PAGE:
Monday, January 26, 2009

Get "Swept Away" Tomorrow!


Tomorrow (Jan. 27th) is the official release day of LORDS OF DESIRE, which includes my novella Swept Away. I'm *so* excited about this novella, mostly because it marks the beginning of a new phase in my career (the switch from Regency-era to Edwardian-era, not to mention the second pen name!), but also because I'm delighted to have a story in an anthology alongside Virginia Henley, Sally MacKenzie, and Victoria Dahl.

So....the Edwardian era. We've discussed it here before--I think it's a shame that the era has mostly been ignored by the romance industry, mostly because it *is* so romantic a period. It's really the last hurrah of the 'old ways' before World War I ushered in modernism.

But The Great War, looming off on the horizon, does present challenges as an author. Even though my books end long before the start of the War, I'm always cognizant that it's coming. I gave the hero of Swept Away, John Leyden, a limp. Why? Because I wanted to make sure that John would remain safe from the War--in my mind, at least.

Other concerns have come up in the manuscript I'm working on now (for A MIDNIGHT CLEAR, Oct. '09) requiring me to move some events that were to occur in Germany to Switzerland, instead. Any further details would be spoilers, but again, it's because I'm thinking ahead to my characters' futures, long after my book ends. It's strange, because I never had these extraneous considerations when writing books set during the Regency era. Maybe this is why authors have, for the most part, stayed away from this era?

Anyway, here's a brief excerpt. Hope you enjoy it!

Chapter One

“He’s like Mr. Rochester and...and”--Christobel searched her mind for a proper literary example--“and Mr. Darcy, all rolled into one brooding, supercilious parcel.” Yes, that was it. Precisely. “Without the redeeming characteristics, of course,” she added with a sigh.


“Come now, Christobel,” her mother scolded. “Don’t be so dramatic. Mr. Leyden isn’t as bad as that.” She paused, chewing on her lower lip as she often did when dissembling.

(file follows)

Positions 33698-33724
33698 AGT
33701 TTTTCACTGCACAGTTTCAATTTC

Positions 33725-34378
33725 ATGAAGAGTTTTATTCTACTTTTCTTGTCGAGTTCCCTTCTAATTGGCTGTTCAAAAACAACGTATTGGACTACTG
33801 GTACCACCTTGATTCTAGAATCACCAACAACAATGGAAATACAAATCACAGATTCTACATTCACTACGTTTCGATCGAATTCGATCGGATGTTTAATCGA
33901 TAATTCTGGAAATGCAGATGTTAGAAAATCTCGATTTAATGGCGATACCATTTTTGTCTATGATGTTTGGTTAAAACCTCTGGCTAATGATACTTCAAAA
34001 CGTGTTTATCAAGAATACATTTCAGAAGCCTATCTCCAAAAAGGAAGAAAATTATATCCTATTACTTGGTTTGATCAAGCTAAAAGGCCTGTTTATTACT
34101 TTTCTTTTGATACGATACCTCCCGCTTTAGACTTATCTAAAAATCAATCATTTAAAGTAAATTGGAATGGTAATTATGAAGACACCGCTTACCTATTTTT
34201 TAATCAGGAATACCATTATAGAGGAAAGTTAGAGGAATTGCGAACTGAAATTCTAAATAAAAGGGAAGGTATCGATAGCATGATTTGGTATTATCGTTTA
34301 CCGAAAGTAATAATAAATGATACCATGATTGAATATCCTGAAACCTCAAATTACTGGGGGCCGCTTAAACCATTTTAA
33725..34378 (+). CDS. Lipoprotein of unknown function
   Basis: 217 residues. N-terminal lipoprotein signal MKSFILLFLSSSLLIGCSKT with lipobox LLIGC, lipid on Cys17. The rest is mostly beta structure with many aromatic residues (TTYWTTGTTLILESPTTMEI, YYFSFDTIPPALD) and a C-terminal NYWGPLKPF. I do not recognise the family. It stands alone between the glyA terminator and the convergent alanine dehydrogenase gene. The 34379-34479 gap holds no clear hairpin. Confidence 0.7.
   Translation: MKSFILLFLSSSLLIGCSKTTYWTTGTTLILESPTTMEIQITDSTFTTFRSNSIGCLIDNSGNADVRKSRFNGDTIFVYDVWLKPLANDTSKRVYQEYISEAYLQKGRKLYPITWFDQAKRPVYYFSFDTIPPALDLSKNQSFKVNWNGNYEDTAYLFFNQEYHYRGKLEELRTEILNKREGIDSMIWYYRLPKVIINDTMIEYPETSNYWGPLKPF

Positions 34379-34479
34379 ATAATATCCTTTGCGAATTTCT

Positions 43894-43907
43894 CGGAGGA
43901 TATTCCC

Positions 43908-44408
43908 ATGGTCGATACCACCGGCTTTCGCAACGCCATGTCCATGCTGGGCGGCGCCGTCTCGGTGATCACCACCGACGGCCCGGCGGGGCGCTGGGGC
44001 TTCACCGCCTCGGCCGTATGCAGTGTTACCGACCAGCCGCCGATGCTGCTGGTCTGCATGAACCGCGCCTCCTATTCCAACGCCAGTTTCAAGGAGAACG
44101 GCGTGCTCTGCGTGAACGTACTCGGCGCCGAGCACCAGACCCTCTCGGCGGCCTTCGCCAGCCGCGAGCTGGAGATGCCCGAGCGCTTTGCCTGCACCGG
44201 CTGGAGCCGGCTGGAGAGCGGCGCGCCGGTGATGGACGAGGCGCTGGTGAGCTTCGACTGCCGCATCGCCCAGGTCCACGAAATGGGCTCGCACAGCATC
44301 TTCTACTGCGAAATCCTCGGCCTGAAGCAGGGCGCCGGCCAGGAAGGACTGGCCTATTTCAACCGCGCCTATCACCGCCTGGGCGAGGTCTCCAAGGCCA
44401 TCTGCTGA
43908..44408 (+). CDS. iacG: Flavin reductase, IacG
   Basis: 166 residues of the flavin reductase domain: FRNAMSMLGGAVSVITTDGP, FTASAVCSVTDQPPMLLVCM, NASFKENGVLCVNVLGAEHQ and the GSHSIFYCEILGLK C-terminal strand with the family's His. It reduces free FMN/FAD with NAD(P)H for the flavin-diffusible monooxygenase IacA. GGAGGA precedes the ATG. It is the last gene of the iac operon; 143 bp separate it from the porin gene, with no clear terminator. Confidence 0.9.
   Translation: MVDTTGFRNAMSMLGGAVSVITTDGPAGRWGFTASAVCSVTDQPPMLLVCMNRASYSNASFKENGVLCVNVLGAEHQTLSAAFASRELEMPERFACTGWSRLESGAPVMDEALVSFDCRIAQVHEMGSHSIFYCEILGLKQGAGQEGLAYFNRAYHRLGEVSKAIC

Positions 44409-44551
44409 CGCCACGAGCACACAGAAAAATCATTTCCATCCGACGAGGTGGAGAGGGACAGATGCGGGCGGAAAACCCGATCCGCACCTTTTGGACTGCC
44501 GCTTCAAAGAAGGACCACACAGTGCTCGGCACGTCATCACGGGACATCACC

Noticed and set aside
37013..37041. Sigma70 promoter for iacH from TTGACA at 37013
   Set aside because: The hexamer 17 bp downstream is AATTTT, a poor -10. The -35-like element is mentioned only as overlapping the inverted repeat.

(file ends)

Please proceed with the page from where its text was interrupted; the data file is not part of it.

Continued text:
Christobel gave her mother a knowing look. “Isn’t he?”

“Well, even if he is,” she relented, “he’s Jasper’s cousin and you must endure his company with good grace. I won’t have you acting childish and snippy—”

“I’ve never been anything but pleasant to Mr. Leyden, Mother. But goodness, you must admit he’s a terrible bore.” In all the years they’d been acquainted, she’d tried to see past his deficiencies--his brooding silences and arrogant attitude coupled with his common birth and an ever-so-slight yet discernible limp--to find something to admire. Yet for all her trying, she’d found nothing in his character to merit more than a passing interest.

This never failed to puzzle her, as he was exactly the type of specimen she was often drawn to. Never could she walk past a starved dog or a bird with a broken wing and not take such a creature into her heart, to see to its care and comfort as best she could. Yet for Mr. Leyden, her brother-in-law’s most devoted cousin, she felt nothing more than a vague annoyance.

Perhaps, Christobel realized, it was because Mr. Leyden made his disapproval of her so very evident. How many evenings had she suffered beneath his stare, his brow raised in censure as he watched her across the room while she laughed and coquetted? As if such activities--laughing and coquetting--were inappropriate behaviors for a young lady of her situation.

Christobel sighed heavily as she glanced out the train’s sooty window, the autumn colors blurring into a glorious canvas of reds and golds. What else was an unmarried girl to do at a house party but flirt and enjoy oneself? She shook her head, plucking absently at the folds of her skirt, wishing the train were taking her anywhere but to Edith and Jasper’s home—and Mr. Leyden’s unavoidable company.


There you have it, the opening paragraphs...just a teaser, but I hope it's enough to whet your whistle and make you hurry to your local bookstore tomorrow, LOL! If you'd like to check out another excerpt from the anthology, you can read one here at Sally MacKenzie's web site.

And then, if you can't possibly wait another day, here's a link to buy from Amazon or BN.com!

8 comments:

sarabelle said...

Wow congrats that some exciting stuff. I cant wait to get my hands on it, I love all of the authors for the Anthology.

Charlotte Featherstone said...

Oh, congrats!
I woke up this morning to an email from Chapters saying that they had shipped my copy of Lords!

I can't wait. I seriously loved John.

You know, that's one great thing about being cp's, you can read the book before anyone else does! lol!

Good luck with this release. I know it'll be great. And I'm anxiously waiting to read the other three novellas as well.

Genella deGrey said...

SQUEE!!! I'm going at lunch to get mine!!

Aside* Charlotte, I received my copy of Karin Tabke's "Master of Surrender" - Thank you so much!

I'm up to my earlobes in HAWT guys with swords!

What a way to go!!

:D
G.

Kristina Cook said...

Kinda OT, but I'm about to read The Time Traveler's Wife for my book club--I feel like I'm the last person on earth to read it (but then, no one in the book group had, either!).

Anyone here read it yet??

Charlotte Featherstone said...

haven't read the book, Kristina! So don't feel alone!

Geneall, thanks for letting me know you got the book. I think you'll love it. and I KNOW you'll Lords of Desire, especially that Kristi Astor author...I like her stuff1 lol!

Genella deGrey said...

No prob - I can't wait - I'm leaving any moment now . . .

Oh yeah, I've never read The Time Traveler's Wife either.

:)
G.

Jane said...

Congrats on the release. I'm excited because I'm pretty sure I've never read a romance set in the Edwardian period.

flchen1 said...

Oh, hooray! Thanks so much, and congrats!! And uh, no, I haven't read the book yet either (TTTW).